Saturday, July 30, 2022

My insides are all jacked up

 Since the endoscopy, my insides feel like they've been all jacked up. I can't eat normal sized meals any longer and when I do eat, I have to chew things into tiny little bits before swallowing. The food seems to sit right at the junction of my esophagus and the top of my stomach. It's a nasty feeling and I don't like it. 

My gastroenterologist prescribed some medication to help until we hear back from the biopsy reports. Apparently, he took biopsies along my esophagus wall and from my stomach. With my history of breast cancer and my brother's history of esophageal cancer, to say I'm scared is an understatement. I'm trying not to think about the possibility of a recurrence, but I'd be lying if I said I wasn't. 

I don't know what I'd do if the report comes back with evidence of cancer. I guess I'll face that bridge when and if I have to cross it. 

Friday, July 29, 2022

An introspective mood

For some reason today, I've been in an introspective mood. Maybe it's because of the peaceful instrumental music playing on my stereo, or perhaps the delicious steaming cup of raspberry hibiscus tea. It could be the fact that my wedding anniversary is just around the corner. Whatever the cause, as I was in the kitchen this morning unloading dishes, a thought came to mind - "I don't want to miss it." Miss what, I asked myself. And as I thought, I realized I don't want to go through the rest of my life wondering if maybe I missed something. I don't want to overlook the good things God puts in my path. I don't want to take anything for granted. I want to experience joy in the little things. 

I've lived a good life, these past 64 1/2 years. Sure, there have been some difficult seasons and I've had to fight hard to overcome them, but I'm still here. That tells me God still has a plan for my life and my number isn't up until He says so. 

Health issues always seem to knock me down a few pegs and this year, I've been knocked down a lot. It seems Satan knows exactly when and where to launch his missiles of attack. They always catch me off guard, but I don't take it lying down. I always remind myself I'm "more than a conquer through Him that loves me." 

In my China cabinet, I have several tiny treasures to remind me of special moments - dried flowers, my sweet husband picked from a roadside field, a Brazil nut that reminds me of my father, and several bird feathers that remind me of my mother. Those little things mean more to me than a pile of gold. And that's why I don't want to miss a single thing in these next years of life. 

Toward the end of the year, I'll hit a milestone birthday. I'm already trying to decipher Social Security information and it's making me crazy. 

Life seems to be flying by and I'm on the downhill slide. So, in the days ahead, I'm going to make a special point of staying present. I'm not going to let electronics steal my focus. 

I'll stand in awe at the sunrise. I'll take as long as necessary to capture the beauty of a butterfly. I'll listen well and love much. 

I don't want to miss a single solitary thing. I hope you won't either. 

Thursday, July 28, 2022

Don't take swallowing for granted

 It's amazing the bodily functions we take for granted until we don't have them. I never thought anything about being able to swallow until I couldn't. It's scary when food gets stuck going down your throat. I don't ever want to go through that again. 

I wasn't expecting to have my esophagus stretched when I went in for the endoscopy, but that's exactly what they did. After I woke up from the anesthesia, it felt like someone had taken a broomstick wrapped with sandpaper and scrubbed my innards - not a good feeling.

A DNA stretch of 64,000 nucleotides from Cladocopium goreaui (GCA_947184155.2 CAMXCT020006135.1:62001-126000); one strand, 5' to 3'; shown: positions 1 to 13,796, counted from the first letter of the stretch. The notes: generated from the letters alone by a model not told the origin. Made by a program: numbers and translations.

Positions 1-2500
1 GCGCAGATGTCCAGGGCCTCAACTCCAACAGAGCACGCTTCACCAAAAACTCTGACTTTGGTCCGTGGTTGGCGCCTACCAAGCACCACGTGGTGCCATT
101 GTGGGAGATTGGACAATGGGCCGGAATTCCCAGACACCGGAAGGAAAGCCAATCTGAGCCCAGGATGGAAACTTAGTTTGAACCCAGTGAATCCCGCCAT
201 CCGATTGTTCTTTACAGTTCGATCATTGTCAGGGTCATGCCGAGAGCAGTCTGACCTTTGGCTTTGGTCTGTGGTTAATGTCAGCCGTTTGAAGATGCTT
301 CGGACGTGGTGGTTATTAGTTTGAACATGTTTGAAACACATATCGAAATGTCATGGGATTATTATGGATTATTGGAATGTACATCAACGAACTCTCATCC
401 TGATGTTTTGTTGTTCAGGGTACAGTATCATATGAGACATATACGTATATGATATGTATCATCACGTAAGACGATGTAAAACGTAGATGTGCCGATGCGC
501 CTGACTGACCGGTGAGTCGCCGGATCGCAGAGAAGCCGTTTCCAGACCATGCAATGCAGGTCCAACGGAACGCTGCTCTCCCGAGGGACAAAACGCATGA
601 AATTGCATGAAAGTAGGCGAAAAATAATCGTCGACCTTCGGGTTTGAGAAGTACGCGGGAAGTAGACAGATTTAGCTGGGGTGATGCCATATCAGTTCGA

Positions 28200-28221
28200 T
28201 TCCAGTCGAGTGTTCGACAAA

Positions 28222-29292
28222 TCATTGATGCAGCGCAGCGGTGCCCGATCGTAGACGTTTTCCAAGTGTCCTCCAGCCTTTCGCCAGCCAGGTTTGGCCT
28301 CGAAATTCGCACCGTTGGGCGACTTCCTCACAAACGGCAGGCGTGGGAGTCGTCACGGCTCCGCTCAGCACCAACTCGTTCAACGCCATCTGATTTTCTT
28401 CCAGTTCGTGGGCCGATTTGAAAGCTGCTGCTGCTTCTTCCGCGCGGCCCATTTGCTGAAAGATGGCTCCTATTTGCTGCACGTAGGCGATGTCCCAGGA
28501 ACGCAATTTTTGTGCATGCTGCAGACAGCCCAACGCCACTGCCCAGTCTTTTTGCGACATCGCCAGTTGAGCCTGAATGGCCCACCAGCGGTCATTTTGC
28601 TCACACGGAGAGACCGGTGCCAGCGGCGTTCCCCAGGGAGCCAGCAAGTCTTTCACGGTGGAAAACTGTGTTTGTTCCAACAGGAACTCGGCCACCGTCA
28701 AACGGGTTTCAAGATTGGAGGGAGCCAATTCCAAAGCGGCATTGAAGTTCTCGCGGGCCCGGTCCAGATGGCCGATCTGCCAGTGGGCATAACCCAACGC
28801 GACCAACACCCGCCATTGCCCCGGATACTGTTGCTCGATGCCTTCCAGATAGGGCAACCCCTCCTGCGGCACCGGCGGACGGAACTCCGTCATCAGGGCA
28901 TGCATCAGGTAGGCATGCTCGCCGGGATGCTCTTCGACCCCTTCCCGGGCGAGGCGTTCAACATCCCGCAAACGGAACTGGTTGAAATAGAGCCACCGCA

Not being able to talk wasn't fun either. Thankfully, that only lasted a day. Now I can talk and hopefully, I'll be able to eat a full meal. I haven't tried anything solid since the procedure, but my sweet hubby brought home Chinese food tonight and I sure do want some. We will see. 

The older I get, the more I realize my body is wearing out. Things no longer work the way they used to and I don't like it. But what can we do? It's just part of aging. Sure, we can start to replace some things like knees, but other parts can't be replaced. 

I wish I'd taken better care of my body when I was younger. Hopefully, I can encourage my kids and grandkids to start now so they won't have so many health issues when they hit their mid-sixties. 

These shells are temporary. I can't wait for my heavenly body, at least it will be a deluxe edition :)

Wednesday, July 27, 2022

Can you say Roto-Rooter?

For months I've had trouble swallowing. It started in December and got progressively worse. After several visits to the ER, urgent care, and to the ENT, we thought we'd found a solution. The ENT treated me for a salivary stone, then, after more tests, said I had an auto immune disorder. One frustration let to another as I endured test after test. The last one, a modified barium swallow study, revealed the problem wasn't only in my salivary glands, but also in my esophagus. 

I'd had an upper endoscopy done earlier in the year for severe acid reflux and a hiatal hernia, so I was surprised they wanted to do another, but the swallowing was getting more and more difficult. I wasn't being able to eat normal meals. After a few bites, I felt full and would blow up like a balloon from bloating. I knew something was extremely wrong. 

There had been a follow-up endoscopy scheduled for October, but I knew I couldn't wait that long, so I went into the portal and asked to be put on the waitlist. When they called Friday to offer a Tuesday appointment, I jumped on it. I knew God was in the details because this doctor was always booked up and it was rare to get a spot. If I didn't take it, I'd have to wait until October and by then, I'd have probably choked to death!